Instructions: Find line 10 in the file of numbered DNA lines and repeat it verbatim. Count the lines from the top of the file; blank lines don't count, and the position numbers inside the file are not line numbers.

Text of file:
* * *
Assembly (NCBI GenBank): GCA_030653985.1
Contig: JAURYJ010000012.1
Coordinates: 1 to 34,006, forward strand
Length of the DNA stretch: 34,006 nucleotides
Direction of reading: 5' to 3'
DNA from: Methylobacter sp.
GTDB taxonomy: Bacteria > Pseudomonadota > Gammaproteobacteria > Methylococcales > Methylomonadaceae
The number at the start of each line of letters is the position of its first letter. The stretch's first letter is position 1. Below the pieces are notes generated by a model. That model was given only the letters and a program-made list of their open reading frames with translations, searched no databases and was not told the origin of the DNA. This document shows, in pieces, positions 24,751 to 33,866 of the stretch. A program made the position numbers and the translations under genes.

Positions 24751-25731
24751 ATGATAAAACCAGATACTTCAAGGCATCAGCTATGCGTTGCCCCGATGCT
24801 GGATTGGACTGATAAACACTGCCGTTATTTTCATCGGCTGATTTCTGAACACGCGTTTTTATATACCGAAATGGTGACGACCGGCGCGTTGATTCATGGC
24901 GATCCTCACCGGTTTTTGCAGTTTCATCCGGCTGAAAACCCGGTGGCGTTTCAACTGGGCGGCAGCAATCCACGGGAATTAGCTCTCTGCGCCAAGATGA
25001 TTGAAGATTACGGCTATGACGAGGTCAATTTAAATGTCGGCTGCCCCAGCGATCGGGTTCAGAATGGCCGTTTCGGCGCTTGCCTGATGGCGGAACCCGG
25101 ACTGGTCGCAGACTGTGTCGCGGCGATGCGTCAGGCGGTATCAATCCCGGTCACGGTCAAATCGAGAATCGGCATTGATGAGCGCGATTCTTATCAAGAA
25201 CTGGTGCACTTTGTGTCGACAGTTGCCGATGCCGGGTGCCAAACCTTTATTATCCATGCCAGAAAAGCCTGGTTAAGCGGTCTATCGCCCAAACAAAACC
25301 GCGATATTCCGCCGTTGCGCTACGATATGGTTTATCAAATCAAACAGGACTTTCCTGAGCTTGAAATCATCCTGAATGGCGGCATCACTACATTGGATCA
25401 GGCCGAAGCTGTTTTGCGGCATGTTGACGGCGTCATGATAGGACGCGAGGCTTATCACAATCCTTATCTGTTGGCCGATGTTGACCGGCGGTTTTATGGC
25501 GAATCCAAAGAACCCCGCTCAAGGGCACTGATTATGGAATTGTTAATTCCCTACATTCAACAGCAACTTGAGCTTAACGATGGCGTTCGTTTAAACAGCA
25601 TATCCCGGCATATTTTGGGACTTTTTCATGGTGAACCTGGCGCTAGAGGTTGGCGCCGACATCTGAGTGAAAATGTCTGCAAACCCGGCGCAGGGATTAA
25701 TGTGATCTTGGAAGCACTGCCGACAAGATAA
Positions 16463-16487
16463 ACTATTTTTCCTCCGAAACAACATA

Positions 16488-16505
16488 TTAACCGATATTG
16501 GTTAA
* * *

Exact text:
24751 ATGATAAAACCAGATACTTCAAGGCATCAGCTATGCGTTGCCCCGATGCT